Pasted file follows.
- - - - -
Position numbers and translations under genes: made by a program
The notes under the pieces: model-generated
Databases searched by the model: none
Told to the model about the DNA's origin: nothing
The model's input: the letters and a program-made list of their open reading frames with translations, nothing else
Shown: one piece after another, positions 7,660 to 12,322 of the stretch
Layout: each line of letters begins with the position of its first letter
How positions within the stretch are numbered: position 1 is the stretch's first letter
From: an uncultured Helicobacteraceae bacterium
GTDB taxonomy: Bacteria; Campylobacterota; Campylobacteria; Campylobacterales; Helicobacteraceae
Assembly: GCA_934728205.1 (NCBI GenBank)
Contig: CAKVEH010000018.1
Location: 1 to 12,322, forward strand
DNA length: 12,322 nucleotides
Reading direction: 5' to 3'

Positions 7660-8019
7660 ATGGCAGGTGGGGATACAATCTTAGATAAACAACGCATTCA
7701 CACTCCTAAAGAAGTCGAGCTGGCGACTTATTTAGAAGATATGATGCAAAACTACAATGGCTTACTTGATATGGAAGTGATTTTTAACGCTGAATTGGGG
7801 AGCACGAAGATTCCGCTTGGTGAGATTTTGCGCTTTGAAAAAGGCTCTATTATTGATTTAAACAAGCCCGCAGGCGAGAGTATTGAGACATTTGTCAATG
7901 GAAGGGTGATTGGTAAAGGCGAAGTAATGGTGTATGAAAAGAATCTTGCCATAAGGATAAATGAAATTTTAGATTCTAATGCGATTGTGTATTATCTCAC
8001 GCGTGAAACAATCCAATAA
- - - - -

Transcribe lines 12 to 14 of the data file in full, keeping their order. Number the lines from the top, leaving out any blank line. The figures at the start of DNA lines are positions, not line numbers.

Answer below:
Contig: CAKVEH010000018.1
Location: 1 to 12,322, forward strand
DNA length: 12,322 nucleotides